Prescription drug monitoring program conversations return to Capitol
JEFFERSON CITY - The battle over a statewide prescription drug monitoring program in Missouri continues to wage in Jefferson City, following the presentation of two bills before a Senate committee Wednesday.
Heard before the Health and Pensions Committee, Senate Bills 74 and 231 both propose the creation of a statewide program that would track the prescribing of addictive drugs such as opiates, but with varying restrictions on who and how the data could be accessed.
SB 231, also known as the Narcotics Control Act, sponsored by Sen. Dave Schatz, R-Sullivan, would allow easier access to the information collected, as Missouri's Department of Health and Senior Services would act as the mediator of the data. The bill received strong support from physicians and others during Wednesday's hearing.
Schatz said "more information makes them more effective as doctors." Schatz said of the ability of SB 231 to provide doctors easy access to their patients prescription histories.
Sen. Rob Schaaf, R-St. Joseph, however, has been a strong proponent of having tight access restrictions to the data collected under such as program, citing numerous privacy concerns.
"With a user name and password, you are not going to just get all of that data and you are just going to get an indication whether there is a problem," said Schaaf of his version of program, SB 74, also known as the Prescription Drug Monitoring Act.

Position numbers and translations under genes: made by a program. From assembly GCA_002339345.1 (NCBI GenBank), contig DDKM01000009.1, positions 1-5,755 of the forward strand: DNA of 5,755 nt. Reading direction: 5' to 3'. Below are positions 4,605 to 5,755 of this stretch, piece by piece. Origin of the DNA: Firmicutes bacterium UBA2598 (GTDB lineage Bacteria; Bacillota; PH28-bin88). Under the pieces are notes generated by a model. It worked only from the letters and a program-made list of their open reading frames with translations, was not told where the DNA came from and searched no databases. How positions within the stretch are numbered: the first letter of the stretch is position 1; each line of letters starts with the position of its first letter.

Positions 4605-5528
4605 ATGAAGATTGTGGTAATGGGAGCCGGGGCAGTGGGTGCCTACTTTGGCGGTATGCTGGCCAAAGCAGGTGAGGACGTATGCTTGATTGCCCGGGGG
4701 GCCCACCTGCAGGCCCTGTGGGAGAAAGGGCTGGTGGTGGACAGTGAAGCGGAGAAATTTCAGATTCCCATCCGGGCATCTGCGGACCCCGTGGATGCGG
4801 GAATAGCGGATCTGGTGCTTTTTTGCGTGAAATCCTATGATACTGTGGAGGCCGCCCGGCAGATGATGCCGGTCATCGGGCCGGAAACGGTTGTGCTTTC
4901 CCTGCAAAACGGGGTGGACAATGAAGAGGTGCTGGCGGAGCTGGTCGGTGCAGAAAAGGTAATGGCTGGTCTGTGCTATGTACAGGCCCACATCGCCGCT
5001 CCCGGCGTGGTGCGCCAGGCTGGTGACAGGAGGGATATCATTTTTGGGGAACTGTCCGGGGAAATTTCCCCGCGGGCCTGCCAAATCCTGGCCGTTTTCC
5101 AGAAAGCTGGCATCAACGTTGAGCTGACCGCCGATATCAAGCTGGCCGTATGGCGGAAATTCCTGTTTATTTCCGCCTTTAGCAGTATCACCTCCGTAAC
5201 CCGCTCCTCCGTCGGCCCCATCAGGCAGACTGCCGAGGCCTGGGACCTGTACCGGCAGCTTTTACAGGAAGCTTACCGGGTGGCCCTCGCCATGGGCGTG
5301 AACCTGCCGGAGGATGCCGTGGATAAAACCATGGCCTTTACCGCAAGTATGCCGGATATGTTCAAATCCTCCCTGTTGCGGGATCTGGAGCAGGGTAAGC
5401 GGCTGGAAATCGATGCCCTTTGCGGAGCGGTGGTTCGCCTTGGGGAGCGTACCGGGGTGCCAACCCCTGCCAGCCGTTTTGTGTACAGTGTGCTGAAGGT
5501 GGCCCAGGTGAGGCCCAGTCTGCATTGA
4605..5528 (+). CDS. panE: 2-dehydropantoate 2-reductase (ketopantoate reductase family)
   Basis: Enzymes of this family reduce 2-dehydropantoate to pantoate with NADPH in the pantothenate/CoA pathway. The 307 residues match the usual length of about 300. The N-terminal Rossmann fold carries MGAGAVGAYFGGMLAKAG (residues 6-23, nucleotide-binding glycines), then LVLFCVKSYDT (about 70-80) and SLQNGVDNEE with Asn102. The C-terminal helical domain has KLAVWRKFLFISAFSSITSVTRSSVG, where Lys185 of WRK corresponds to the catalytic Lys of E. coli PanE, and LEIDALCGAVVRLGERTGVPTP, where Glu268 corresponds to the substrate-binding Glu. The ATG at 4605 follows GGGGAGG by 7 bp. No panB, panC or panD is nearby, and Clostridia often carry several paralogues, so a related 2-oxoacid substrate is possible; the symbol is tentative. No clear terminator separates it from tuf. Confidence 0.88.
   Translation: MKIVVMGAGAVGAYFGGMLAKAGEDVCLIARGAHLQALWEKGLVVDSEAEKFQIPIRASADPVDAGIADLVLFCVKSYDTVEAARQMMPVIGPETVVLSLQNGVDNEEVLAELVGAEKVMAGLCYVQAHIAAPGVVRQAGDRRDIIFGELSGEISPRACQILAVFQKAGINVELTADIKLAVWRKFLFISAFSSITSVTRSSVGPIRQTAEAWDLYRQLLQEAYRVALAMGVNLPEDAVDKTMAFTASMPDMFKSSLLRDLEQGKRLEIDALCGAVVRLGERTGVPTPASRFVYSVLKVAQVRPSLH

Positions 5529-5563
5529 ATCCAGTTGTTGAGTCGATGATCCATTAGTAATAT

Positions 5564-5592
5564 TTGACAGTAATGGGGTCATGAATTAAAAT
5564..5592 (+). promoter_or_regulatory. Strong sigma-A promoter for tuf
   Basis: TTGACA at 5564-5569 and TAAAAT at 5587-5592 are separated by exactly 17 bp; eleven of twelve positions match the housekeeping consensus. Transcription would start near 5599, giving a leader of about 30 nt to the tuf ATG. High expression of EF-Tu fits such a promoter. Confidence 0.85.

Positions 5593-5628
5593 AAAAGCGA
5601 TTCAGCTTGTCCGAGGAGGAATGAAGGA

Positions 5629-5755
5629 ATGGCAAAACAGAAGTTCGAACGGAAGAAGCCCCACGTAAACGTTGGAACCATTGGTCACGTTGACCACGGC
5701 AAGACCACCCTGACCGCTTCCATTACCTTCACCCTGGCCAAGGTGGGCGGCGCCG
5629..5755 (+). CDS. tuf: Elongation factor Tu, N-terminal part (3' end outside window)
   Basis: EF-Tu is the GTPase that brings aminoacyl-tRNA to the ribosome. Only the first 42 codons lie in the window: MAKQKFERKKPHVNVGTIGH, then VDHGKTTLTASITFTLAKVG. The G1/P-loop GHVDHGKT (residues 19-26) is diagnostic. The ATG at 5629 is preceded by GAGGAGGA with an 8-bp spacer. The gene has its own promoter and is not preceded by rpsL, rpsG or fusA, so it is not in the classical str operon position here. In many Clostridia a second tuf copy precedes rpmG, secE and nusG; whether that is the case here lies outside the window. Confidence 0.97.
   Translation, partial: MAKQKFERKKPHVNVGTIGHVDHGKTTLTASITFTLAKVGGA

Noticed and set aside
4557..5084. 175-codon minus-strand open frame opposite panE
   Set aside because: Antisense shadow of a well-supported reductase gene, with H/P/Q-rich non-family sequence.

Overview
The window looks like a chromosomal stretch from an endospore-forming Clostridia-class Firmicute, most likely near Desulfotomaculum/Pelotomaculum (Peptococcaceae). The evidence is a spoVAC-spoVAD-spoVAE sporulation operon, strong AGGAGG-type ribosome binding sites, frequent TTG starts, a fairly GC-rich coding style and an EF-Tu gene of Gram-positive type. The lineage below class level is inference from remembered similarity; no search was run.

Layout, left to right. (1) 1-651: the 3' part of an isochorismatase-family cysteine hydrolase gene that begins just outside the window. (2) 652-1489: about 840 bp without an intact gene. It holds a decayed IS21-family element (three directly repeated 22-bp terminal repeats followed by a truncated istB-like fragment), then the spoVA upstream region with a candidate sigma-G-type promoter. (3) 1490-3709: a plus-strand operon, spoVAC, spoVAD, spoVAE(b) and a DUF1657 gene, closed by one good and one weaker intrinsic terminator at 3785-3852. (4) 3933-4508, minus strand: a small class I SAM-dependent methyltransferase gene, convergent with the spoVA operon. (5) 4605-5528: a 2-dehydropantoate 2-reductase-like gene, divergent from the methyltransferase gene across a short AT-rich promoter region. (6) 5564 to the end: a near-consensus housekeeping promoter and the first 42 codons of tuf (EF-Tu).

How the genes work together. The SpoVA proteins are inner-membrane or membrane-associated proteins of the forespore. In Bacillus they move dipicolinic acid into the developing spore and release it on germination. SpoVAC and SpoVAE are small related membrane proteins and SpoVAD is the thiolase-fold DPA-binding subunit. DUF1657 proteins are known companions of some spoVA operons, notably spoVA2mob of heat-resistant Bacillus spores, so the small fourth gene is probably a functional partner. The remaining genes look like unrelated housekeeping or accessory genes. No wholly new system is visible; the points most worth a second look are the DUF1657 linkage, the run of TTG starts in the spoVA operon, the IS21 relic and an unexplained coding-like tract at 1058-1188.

Missouri is the only state in the country that has not implemented a monitoring program. However, as the result of local legislation, various cities and counties such as the St. Louis and Jackson County, have enacted programs of their own. Others, such as Columbia, are in the process of considering doing so.
"I expect many more counties move ... forward with it, if the state does not take the lead in this," Schatz said.
This is not the first time prescription drug monitoring legislation has made it's way into the Capitol during session.
Legislation regarding the program has made appearances in both chambers in recent years. In 2016, Rep. Holly Rehder, R-Sikeston, brought the program to the House of Representatives, saw it passed there, but then had it stalled in the senate by Schaaf.
Following the conclusion Wednesday's hearing, Schaaf, who chaired the committee hearing, called his own bill to a vote. It passed, and the next step would be a hearing on the senate floor. No vote, however, was called for SB 231, leaving it in limbo in the committee for now.
Schatz, in an effort to preserve his proposal, has already refiled the legislation.
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